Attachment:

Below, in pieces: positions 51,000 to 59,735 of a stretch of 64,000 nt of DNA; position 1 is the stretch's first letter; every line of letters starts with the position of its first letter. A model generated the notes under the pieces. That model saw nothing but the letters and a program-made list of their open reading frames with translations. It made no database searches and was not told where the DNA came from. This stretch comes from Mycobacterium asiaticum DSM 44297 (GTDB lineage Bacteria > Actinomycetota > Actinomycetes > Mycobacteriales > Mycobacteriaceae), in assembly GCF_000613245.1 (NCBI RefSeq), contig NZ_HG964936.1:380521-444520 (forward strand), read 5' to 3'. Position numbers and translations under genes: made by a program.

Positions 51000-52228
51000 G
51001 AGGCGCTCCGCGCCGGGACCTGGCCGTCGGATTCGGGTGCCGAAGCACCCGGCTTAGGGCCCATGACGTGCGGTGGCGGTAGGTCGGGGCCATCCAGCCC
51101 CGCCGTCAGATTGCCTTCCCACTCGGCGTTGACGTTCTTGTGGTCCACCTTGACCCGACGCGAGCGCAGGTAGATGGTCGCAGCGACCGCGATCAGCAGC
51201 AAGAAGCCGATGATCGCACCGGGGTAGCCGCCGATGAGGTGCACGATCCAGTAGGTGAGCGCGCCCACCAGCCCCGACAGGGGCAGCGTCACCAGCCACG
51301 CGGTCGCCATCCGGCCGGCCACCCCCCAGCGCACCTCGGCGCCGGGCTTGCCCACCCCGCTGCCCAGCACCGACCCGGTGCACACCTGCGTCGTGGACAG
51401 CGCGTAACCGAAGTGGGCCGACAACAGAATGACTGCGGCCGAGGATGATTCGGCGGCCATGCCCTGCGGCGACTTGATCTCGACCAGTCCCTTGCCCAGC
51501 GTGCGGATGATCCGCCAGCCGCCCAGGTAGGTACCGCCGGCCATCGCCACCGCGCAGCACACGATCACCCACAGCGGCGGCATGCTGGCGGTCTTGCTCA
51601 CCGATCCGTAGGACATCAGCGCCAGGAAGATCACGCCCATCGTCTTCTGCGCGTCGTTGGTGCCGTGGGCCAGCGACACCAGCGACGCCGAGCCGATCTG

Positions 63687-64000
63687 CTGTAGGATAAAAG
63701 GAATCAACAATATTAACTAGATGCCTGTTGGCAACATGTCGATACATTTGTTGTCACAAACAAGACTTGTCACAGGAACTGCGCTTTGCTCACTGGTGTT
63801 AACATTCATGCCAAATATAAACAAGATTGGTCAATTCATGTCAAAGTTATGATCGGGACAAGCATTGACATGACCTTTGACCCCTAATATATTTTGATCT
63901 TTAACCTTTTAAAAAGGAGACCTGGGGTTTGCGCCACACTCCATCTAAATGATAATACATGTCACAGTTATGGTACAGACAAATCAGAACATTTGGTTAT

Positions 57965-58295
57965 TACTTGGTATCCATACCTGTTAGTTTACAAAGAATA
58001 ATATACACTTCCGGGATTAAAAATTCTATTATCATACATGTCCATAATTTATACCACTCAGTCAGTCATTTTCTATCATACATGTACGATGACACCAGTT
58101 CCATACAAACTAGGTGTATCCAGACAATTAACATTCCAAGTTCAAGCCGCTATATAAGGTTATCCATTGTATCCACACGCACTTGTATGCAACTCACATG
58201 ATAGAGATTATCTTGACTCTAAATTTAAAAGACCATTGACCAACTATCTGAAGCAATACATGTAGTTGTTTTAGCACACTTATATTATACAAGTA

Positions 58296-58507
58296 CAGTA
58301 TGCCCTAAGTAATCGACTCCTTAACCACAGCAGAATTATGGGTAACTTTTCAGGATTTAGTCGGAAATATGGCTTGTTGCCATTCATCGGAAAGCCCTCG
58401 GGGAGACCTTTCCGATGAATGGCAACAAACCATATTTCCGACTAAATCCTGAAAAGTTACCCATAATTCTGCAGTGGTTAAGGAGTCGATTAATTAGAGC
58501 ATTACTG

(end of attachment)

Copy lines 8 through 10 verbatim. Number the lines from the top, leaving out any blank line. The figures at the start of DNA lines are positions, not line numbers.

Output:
51401 CGCGTAACCGAAGTGGGCCGACAACAGAATGACTGCGGCCGAGGATGATTCGGCGGCCATGCCCTGCGGCGACTTGATCTCGACCAGTCCCTTGCCCAGC
51501 GTGCGGATGATCCGCCAGCCGCCCAGGTAGGTACCGCCGGCCATCGCCACCGCGCAGCACACGATCACCCACAGCGGCGGCATGCTGGCGGTCTTGCTCA
51601 CCGATCCGTAGGACATCAGCGCCAGGAAGATCACGCCCATCGTCTTCTGCGCGTCGTTGGTGCCGTGGGCCAGCGACACCAGCGACGCCGAGCCGATCTG